Adaptation to competition in river floodplains

Supervision: The project will be supervised by Juliette de Meaux at the University of Cologne.

Abstract: Increased ecosystem degradation and global climate change place an increasing number of species in danger of extinction. They also reshuffle species boundaries, favoring the emergence of novel patterns of gene flow. Gene flow can enhance adaptation and rescue endangered species, but it can also accelerate their extinction. Determining whether gene flow is beneficial is therefore fundamental for the preservation of biodiversity.

The goal of this study is to characterize the ecological consequences of exchange of flowering time alleles between Arabis nemorensis, an endangered stenoecious species of Central European floodplains, and its sympatric relative A. sagittata. A. nemorensis is confined to river floodplains, where it resists the massive fluctuations imposed by regular flooding and persists via seed banks, a life history trait that has been shown to have manifold consequences on population genetics processes. A. sagittata is an equally endangered drought-adapted species that was so far not reported in floodplain environments. First genetic analyses have shown that A. sagittata has begun to colonize floodplain habitats and that it naturally hybridizes with A. nemorensis, resulting in fertile offspring and thus enabling interspecific gene-flow.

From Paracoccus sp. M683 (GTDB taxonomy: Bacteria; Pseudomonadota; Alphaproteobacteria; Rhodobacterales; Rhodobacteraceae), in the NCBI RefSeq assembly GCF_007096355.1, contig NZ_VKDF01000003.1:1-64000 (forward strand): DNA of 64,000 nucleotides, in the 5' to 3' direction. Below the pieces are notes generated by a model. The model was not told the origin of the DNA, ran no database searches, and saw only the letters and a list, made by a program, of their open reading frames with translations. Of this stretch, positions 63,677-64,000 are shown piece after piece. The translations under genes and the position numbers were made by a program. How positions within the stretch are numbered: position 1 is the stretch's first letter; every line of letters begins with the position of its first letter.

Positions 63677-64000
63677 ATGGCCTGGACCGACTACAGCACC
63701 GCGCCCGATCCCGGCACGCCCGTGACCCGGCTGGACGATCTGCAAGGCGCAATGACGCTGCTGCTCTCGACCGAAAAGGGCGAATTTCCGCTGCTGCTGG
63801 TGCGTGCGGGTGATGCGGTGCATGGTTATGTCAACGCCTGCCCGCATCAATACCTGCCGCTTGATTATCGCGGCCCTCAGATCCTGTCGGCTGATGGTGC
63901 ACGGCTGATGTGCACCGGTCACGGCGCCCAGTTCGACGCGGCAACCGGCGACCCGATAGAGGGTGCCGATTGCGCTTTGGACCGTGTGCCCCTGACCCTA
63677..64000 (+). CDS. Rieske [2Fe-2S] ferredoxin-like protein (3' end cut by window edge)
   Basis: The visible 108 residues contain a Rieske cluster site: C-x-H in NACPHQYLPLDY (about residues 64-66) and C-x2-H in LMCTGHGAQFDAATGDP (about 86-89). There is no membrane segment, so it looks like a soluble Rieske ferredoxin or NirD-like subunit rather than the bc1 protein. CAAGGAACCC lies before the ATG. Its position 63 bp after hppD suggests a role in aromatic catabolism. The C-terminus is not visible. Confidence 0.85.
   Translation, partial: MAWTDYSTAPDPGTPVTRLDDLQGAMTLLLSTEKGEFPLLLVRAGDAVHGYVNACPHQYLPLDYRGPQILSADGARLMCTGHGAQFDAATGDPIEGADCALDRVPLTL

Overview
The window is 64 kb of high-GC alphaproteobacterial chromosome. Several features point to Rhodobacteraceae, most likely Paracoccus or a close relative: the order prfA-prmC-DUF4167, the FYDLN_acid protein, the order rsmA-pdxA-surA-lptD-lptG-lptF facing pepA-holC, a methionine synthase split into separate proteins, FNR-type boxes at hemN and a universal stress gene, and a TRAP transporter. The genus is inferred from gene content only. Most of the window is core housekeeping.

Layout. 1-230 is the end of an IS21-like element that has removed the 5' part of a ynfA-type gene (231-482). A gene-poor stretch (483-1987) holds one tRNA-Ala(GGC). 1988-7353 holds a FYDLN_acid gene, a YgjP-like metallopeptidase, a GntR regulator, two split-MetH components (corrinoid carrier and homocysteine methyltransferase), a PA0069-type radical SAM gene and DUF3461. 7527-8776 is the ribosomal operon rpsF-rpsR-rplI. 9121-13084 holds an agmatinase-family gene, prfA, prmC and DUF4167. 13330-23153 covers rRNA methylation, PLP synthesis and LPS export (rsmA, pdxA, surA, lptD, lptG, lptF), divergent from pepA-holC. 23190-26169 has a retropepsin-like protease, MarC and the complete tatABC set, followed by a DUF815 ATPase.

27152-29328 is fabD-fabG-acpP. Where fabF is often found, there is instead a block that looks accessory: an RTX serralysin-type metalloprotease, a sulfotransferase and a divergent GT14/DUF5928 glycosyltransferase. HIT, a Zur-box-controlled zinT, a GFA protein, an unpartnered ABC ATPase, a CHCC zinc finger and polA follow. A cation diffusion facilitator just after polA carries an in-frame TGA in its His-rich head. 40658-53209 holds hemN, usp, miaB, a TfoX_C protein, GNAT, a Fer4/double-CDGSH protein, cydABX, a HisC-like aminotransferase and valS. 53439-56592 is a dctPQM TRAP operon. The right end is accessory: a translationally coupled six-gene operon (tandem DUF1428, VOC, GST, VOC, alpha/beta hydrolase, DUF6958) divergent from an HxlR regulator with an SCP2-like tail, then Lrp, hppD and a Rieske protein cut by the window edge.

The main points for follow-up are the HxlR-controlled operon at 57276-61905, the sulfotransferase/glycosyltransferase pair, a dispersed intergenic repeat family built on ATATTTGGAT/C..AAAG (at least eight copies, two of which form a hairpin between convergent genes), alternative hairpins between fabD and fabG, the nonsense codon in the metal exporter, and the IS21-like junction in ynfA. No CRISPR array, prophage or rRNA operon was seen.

We have identified genetic differences in two important functional traits with potential impact on plant survival to stress and competition, namely flowering time and root/shoot allocation. The aim of this PhD project is to fine map the genetic basis of these differences and determine their ecological relevance. For this, an F3 population will be selected and phenotyped. The gene(s) will be fine mapped and the QTL validated with a transgenic approach. To determine whether one of the flowering time alleles is locally advantageous, we will monitor flowering time, fitness and genotypes in the field. We will extend this work by testing whether early flowering is more advantageous in competitive conditions than in flooding conditions.

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